Having previously looked at renewable energy, individual energy companies, and ETFs, today we’ll shift to oil ETFs. With oil being one of the hottest commodities on the market, exploring potential investment opportunities makes sense. Today we’ll look at potential oil ETFs to buy, depending on your specific interests and risk tolerance.
Top Oil ETFs to Buy
No. 3 United States Oil Fund (NYSE: USO)
The United States Oil Fund is probably the best known oil ETF to buy. With about $2.6 billion in AUM, the fund tracks the price of Western Texas Intermediate Sweet Light Crude Oil. With exposure to only one specific asset, through futures contracts on the commodity, the fund can be incredibly volatile. When adding in potential contango risks, the fund can be quite risky for the average investor. For those reasons, the fund probably should not take up a large portion of your portfolio. In addition, holding the fund for only a short period of time may be most advisable. The fund has an expense ratio of 0.81%, which is lower than other oil ETFs.
Despite a recent surge in share price, the ETF is still down compared to where it was three years ago. On May 13, 2019, the ETF was trading above $103. As of today, the ETF is trading for around $79, after being below $48 last November. Therein lies the risk with oil ETFs, not just USO in particular. In the specific periods when oil is surging, the ETFs vastly outperform the market. However, in the period when oil is not, oil ETFs underperform the markets. For that reason, oil ETFs may be best reserved for those needing a hedge, or speculators.
Keep reading for more on oil ETFs to buy.
No. 2 United States Brent Oil Fund (NYSE: BNO)
The United States Brent Oil Fund bears significant similarity to the USO. The only difference is that the BNO tracks the spot price of Brent Crude Oil, not WTI Crude Oil. BNO is also significantly smaller than USO, with only a few hundred million in AUM. However, whereas USO has underperformed the market over a three year span, BNO has outperformed the broader markets. On May 13, 2019, BNO was trading just above $20.50. In late November of 2021, the ETF was trading above $18.70. As of today, the ETF is trading above $30.80, a remarkable increase. With an expense ratio above 1.0%, the ETF is reasonably expensive. However, given the fund’s performance, shareholders may be more inclined to excuse the high cost.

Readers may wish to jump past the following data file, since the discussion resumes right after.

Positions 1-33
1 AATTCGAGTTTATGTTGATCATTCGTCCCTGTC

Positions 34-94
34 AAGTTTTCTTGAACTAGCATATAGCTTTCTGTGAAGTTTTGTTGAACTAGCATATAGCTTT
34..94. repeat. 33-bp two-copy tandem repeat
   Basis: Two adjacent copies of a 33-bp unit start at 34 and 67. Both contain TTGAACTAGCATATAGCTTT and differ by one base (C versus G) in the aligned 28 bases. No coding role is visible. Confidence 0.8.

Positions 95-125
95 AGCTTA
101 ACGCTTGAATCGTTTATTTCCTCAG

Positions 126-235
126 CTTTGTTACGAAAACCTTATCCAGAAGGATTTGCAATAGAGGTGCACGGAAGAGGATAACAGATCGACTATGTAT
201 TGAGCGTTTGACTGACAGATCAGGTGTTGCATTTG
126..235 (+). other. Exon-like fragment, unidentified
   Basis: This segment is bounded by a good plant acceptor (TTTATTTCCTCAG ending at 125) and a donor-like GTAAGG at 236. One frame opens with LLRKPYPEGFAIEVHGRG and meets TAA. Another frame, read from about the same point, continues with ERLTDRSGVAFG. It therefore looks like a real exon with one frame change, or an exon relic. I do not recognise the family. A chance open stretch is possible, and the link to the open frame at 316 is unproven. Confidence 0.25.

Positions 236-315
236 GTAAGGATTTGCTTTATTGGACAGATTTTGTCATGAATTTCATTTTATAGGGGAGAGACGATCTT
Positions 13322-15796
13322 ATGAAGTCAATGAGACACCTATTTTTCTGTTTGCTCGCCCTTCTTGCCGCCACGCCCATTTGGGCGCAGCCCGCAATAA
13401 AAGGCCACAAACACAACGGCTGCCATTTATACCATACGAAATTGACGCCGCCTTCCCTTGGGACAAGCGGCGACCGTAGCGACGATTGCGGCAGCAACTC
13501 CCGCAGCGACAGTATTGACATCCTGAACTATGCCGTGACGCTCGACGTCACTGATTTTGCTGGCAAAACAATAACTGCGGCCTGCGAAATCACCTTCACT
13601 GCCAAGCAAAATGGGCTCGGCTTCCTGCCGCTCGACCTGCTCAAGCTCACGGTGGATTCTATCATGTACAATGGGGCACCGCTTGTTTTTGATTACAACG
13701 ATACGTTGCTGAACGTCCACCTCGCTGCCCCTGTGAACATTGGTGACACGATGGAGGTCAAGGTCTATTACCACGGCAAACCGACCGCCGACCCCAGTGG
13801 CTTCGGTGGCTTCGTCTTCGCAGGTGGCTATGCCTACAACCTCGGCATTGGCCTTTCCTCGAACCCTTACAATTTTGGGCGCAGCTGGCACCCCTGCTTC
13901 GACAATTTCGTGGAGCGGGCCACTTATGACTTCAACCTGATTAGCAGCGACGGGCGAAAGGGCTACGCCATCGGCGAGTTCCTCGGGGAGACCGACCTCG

No. 1 iShares U.S. Oil & Gas Exploration & Production ETF (NYSE: IEO)
Next on our list of oil ETFs to buy is the iShares U.S. Oil & Gas Exploration and Production ETF. IEO tracks an index comprised of US companies involved in the exploration, production and distribution of oil and gas. Being diversified across different companies, instead of allocating all resources to a single commodity, lowers the overall risk of the ETF. With an expense ratio of around 0.42%, the ETF is also significantly less expensive than the previous entries on the list.
Like BNO, and unlike USO, IEO is up over the past three years. Trading at around $57.60 on May 13, 2022, the ETF currently trades above $83.50. However, like previous entries, most of the gains have come in the last several months. In late November of 2021, the ETF was trading just above $60. With a three Star rating from Morningstar, the ETF isn’t that highly rated.
Conclusions on Oil ETFs to Buy
With the price of oil continuing to set record highs, oil investments may continue to outperform the market. When picking from potential oil ETFs to buy, be sure you understand the risks associated with the investment. While picking an ETF that tracks a single commodity has the potential to outperform a diversified portfolio, the inverse is also true.
In general, derivative contracts, which are what USO and BNO are based off of, carry elevated levels of risk. If you can tolerate the risk, as well as the expense ratio(s), the return may be worth it. However, given the relatively poor performance of oil prior to last November, understand that this run can end as quickly as it began.
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